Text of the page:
They wanna make sure they're a reputable brand especially when they're new to the brand if they're new to purchasing and buying from you.
You also of course, always want to keep refilling your funnel and creating loyalty, and one of the ways to do that is to serve the customer well and meet them where they are.
So some things to keep in mind, omnichannel doesn't mean single channel it means diversity and it means this excellent seamless experience across the board.
Nick has great input on how you can stay top of mind while leveraging first-party data from your consumers.
I'm a big believer in the more owned channels that you have a consumer on, obviously the harder it is to escape your brand.
Every owned channel you've got is a band-aid they need to rip off if they want to unsubscribe from you.
So if you get them on some solid owned channels— especially if those owned channels are speaking to each other in real-time, and maybe you want to email someone who has made a purchase on SMS in the last week for this specific holiday sale.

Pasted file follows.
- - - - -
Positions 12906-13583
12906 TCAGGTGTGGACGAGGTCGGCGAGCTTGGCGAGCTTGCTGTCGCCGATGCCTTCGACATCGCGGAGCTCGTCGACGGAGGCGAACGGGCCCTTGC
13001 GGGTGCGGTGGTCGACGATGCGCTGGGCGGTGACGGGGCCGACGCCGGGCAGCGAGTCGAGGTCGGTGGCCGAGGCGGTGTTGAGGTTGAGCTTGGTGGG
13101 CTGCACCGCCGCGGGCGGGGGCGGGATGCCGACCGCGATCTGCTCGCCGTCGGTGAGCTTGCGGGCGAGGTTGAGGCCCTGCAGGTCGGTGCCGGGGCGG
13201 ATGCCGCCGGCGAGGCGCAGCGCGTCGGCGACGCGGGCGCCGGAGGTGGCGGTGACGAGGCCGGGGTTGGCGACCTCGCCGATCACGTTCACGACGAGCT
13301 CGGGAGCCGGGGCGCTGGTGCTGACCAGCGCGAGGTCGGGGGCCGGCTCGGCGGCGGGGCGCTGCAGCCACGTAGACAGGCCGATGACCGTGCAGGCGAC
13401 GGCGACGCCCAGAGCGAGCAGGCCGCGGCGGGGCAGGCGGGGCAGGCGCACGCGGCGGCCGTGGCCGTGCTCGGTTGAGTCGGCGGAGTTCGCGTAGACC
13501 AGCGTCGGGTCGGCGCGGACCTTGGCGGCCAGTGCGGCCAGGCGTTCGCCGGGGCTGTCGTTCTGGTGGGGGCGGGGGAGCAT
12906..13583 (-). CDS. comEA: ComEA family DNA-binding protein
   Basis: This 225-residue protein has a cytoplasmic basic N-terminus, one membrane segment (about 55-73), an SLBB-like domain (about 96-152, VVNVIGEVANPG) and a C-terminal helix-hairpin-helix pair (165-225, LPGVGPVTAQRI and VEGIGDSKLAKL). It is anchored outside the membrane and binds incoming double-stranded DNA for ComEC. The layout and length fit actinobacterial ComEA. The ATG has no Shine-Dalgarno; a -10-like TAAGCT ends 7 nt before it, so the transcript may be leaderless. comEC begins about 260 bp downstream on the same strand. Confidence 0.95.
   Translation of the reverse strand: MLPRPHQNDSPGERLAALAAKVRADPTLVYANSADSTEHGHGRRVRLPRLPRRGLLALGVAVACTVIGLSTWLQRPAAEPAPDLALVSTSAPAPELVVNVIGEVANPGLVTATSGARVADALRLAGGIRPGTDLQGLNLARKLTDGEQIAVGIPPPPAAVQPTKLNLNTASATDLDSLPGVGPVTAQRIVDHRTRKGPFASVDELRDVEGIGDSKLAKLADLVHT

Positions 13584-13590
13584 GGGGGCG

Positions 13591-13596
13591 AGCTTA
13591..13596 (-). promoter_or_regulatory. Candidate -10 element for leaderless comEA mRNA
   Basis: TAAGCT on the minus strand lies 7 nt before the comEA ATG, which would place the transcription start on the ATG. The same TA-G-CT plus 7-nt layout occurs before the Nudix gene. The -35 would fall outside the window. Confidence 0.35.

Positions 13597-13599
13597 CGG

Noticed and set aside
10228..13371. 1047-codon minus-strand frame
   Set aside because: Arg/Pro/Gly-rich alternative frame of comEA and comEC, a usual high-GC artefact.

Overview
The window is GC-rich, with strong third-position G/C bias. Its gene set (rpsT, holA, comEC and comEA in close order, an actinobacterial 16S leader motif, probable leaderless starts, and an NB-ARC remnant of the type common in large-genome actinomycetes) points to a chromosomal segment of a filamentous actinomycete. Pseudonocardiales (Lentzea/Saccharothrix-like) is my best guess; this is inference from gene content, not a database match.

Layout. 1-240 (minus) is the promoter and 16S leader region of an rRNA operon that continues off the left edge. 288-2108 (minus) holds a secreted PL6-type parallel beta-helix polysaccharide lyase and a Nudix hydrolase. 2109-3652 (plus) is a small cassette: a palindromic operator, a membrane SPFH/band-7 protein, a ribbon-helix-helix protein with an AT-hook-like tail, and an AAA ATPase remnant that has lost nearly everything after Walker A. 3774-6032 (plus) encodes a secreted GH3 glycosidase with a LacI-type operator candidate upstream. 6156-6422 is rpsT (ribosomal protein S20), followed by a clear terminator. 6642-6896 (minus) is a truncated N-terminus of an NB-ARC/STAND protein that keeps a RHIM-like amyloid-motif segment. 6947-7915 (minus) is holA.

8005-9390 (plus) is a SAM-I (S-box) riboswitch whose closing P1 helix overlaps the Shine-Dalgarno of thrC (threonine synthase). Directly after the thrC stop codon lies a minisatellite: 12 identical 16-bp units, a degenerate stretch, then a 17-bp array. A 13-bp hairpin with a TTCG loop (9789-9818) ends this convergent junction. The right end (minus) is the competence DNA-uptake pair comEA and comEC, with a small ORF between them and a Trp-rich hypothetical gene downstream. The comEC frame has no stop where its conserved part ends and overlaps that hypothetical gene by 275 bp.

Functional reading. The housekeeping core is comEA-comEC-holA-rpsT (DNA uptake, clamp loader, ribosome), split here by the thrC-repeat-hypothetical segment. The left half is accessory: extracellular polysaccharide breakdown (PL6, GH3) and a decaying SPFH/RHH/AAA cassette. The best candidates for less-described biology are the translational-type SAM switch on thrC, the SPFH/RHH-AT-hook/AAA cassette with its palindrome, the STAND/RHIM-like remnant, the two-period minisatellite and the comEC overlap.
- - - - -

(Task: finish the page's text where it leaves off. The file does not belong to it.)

This is the kind of data that is really awesome that you can manipulate on all these different channels that speak to each other and it's also really hard for the customer to completely get away from your brand and the multiple different ways and things that they'd have to do to unsubscribe.
And another thing that I talk about is a lot is attribution.
A lot of people bring up, "Hey, I may send out a messenger campaign that syncs to email and syncs to my SMS but is all three going to get attributed? There are three owned channels here, are they all going to cross over?"